Location: 719 Main St, Blanket, TX

Blanket Historical Marker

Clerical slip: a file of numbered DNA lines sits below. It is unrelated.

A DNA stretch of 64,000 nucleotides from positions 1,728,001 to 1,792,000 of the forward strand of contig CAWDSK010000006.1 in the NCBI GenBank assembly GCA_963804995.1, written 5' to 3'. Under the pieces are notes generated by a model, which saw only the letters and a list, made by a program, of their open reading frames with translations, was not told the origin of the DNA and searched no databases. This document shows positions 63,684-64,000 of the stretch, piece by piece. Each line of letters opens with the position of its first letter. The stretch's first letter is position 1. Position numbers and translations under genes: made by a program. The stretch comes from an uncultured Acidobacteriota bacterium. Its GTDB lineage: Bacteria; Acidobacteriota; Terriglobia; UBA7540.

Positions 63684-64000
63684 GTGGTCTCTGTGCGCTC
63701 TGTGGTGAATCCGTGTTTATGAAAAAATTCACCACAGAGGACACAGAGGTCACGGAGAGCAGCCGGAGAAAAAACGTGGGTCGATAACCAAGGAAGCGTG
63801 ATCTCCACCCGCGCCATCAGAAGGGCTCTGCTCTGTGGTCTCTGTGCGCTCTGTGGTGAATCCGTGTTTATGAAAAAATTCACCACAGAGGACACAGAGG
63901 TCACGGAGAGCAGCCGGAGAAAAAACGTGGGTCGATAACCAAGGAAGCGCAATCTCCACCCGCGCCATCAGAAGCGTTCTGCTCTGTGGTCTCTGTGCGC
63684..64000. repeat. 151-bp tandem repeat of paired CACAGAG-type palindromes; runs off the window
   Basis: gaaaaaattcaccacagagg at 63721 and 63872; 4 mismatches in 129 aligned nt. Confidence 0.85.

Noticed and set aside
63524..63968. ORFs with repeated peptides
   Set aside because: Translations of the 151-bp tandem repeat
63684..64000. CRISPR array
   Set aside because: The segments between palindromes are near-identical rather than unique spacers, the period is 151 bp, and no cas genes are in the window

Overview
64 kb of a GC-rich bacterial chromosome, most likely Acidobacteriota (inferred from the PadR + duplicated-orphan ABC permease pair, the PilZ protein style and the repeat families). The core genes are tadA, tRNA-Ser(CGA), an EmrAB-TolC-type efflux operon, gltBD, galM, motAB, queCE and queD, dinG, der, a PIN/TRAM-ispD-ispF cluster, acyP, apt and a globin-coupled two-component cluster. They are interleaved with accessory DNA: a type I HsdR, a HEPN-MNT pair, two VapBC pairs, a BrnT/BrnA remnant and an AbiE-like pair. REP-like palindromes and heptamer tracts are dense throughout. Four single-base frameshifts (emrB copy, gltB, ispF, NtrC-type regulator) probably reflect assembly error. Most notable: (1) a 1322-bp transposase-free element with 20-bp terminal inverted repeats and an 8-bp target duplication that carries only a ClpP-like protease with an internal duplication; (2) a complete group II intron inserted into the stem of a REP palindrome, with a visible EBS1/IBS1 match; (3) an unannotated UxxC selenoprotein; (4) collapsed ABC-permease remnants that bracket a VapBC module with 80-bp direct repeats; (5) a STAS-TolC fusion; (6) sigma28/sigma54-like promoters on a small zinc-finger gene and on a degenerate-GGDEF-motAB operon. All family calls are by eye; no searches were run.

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Local tradition states that Blanket Creek received its name in 1852, when a group of surveyors came upon a band of Tonkawa Indians who had been caught in a rainstorm while hunting buffalo. The Tonkawa spread their wet blankets on the sumac bushes to dry, and the surveyors named the stream Blanket Creek. Permanent settlement was sparse until Pinkney and Sarah Anderson bought land from Almonta Huling in 1873, opening a general store just southwest of the present town. Andersonís store housed the first Blanket post office in 1875, and the town became a stop on the stagecoach route from Brownwood to Fort Worth. Robert Dickey was the first schoolteacher, beginning in a log building in 1878 before a permanent schoolhouse was built with lumber hauled from Fort Worth. The 1880 U.S. census documented people from 18 states and the countries of Jamaica, Norway and Prussia living here. In 1891, arrival of the Fort Worth and Rio Grande Railway led T.A. Wilkinson to develop the Blanket townsite company. W.T. Smith of Rockwell City, Iowa, became company president and laid out a new townsite into blocks and lots; Smith also served as immigration agent for the F.W. & R.G., founded the Lone Star High School and College, and operated a mercantile store in Blanket. Residents of the former village moved their homes and businesses to the new townsite. Blanket continued to grow, with the first bank opening in 1903 and the town incorporating in 1912. During its peak of prosperity during the cotton era, three gins operated here. David P. Cobb was Blanketís town doctor for more than 62 years, an example of the perseverance and tradition of a rural town that has survived droughts and economic downturns to remain a viable community.
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